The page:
Educator Brenda Dyck reflects on how collecting data has become an essential part of teaching. But data collection often can become such an obsession that it actually gets in the way of student learning. This week, Dyck reflects on her interest in data and her realization that sometimes more data is really not helpful at all. Included: Eight questions to help determine if data gathering will be worth the effort.
Fighting data asphyxiation is difficult but possible.
-- William Van Winkle
This week Im neck-deep in data analysis. I am sorting through the results from a beginning-of-the-year math assessment. For me, this isnt a comfortable place to be, because I am not a statistician. I even wonder if I will know what to do with the information once I get it!
Since I am an educator in the Age of Accountability, I resign myself to gathering and analyzing everything from classroom behavior to achievement test results and homework completion. But as I wade through the rows and rows of numbers in front of me, I speculate whether the time Im spending will justify the time Im not spending creating new and engaging curriculum, developing meaningful relationships with my students, providing meaningful feedback on assignments, or even applying new learning applications.
Once I finish the lengthy process of gathering, plotting, and looking for meaning in the data, a question lingers: How will I convert this information into intelligence?
I realize how easy it is to drown in an excess of information and analysis, so Ive sought out a number of online tools that have empowered me to investigate and evaluate student learning and classroom issues in a quick, uncomplicated manner. I use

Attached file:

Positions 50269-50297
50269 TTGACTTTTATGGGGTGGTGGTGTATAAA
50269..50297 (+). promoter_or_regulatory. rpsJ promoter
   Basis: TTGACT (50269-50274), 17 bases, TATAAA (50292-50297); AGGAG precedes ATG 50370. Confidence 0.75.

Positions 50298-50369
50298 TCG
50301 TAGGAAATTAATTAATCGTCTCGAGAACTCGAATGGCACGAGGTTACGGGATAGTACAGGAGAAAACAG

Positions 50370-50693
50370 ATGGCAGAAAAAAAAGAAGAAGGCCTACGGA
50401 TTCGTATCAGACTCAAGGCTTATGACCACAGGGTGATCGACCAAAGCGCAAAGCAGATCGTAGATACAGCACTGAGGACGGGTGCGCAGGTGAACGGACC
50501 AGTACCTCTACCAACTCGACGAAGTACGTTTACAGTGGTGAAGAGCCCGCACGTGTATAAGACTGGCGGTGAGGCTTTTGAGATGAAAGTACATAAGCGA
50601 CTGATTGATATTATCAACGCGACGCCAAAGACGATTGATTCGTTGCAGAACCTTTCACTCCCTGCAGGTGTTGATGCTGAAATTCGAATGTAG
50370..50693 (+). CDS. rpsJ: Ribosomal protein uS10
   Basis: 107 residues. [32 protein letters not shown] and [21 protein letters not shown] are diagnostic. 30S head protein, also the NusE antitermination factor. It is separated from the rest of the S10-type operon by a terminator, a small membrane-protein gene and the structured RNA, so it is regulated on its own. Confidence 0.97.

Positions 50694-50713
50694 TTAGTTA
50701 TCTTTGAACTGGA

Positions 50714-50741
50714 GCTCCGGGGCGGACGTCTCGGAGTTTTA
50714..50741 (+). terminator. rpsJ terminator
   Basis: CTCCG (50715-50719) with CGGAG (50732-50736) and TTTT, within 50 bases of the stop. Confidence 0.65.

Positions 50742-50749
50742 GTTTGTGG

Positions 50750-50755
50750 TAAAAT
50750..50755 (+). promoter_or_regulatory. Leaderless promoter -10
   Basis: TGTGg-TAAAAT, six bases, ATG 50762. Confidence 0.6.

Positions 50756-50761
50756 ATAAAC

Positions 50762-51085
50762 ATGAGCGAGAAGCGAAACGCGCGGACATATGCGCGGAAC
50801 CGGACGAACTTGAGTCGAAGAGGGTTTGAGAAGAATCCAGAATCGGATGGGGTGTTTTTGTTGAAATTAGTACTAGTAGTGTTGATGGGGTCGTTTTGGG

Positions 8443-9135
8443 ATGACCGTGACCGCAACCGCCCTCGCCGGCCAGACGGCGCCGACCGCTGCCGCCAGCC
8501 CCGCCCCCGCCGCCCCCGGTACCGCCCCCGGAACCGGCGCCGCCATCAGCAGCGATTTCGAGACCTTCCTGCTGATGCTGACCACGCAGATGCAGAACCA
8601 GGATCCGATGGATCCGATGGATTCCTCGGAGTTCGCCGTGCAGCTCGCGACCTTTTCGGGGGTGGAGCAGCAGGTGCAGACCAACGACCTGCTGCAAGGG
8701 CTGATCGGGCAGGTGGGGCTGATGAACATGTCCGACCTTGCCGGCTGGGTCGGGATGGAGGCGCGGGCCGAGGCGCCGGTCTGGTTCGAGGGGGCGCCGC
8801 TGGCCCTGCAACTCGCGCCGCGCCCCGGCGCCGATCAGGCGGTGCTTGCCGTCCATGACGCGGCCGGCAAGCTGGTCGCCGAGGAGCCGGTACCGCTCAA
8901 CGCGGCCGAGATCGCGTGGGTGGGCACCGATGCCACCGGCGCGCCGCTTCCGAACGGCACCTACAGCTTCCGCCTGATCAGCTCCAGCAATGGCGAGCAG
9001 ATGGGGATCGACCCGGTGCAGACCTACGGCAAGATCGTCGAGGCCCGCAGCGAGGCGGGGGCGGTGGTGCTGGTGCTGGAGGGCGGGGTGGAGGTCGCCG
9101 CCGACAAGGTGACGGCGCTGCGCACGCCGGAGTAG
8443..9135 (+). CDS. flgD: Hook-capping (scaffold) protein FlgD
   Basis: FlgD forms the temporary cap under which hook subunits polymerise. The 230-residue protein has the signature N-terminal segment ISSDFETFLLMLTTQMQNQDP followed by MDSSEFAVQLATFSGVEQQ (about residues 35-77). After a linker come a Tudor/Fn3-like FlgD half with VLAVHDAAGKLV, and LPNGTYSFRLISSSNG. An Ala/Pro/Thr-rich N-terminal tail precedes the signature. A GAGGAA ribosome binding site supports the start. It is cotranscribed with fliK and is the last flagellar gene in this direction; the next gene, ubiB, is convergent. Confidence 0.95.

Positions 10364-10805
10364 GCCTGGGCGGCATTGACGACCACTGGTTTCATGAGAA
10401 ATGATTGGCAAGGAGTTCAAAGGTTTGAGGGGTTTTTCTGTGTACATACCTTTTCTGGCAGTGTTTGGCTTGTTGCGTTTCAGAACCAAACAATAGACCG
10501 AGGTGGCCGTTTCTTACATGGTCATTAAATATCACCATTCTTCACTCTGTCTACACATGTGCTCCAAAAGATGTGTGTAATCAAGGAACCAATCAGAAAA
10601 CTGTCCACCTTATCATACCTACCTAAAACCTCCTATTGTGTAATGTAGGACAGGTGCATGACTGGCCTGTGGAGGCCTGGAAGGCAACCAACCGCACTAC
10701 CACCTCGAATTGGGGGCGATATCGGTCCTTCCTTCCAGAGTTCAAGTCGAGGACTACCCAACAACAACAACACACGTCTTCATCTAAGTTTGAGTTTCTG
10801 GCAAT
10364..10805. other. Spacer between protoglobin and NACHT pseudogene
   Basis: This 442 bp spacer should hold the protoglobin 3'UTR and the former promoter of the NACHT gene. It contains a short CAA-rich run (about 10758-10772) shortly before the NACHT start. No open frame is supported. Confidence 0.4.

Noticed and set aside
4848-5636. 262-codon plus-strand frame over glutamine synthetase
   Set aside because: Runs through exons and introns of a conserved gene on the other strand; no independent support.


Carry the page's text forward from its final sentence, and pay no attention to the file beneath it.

In the information age, there can be too much exposure and too much information and too much sort of quasi-informationTheres a danger that too much stuff cramming in on peoples minds is just as bad for them as too little in terms of the ability to understand, to comprehend."
-- Bill Clinton
When it comes to data analysis, I have to resist buying into the old adage that more is better. Before I yield to yet another data collection activity, my experience this fall collecting data related to the start-of-the-year math assessment reminds me that I need to employ a number of screening questions to determine if the effort will be worth it:
I have to remember that its always more enjoyable to start another study than to use the data I already have, and those questions will help me determine whether new data is really needed. Those questions will help me to create some parameters so my priorities stay in balance -- so data collection and analysis dont happen at the expense of essential one-on-one time with my students.
Brenda Dyck is a sessional instructor at the University of Alberta, in Edmonton, Alberta (Canada). In addition to teaching preservice teachers, Brenda is the moderator of MiddleTalk, a listserve sponsored by the National Middle School Association (NMSA). Her "HotLinks" column is a regular feature in NMSA's magazine, Middle Ground. Brenda also is a teacher-editor for MidLink magazine.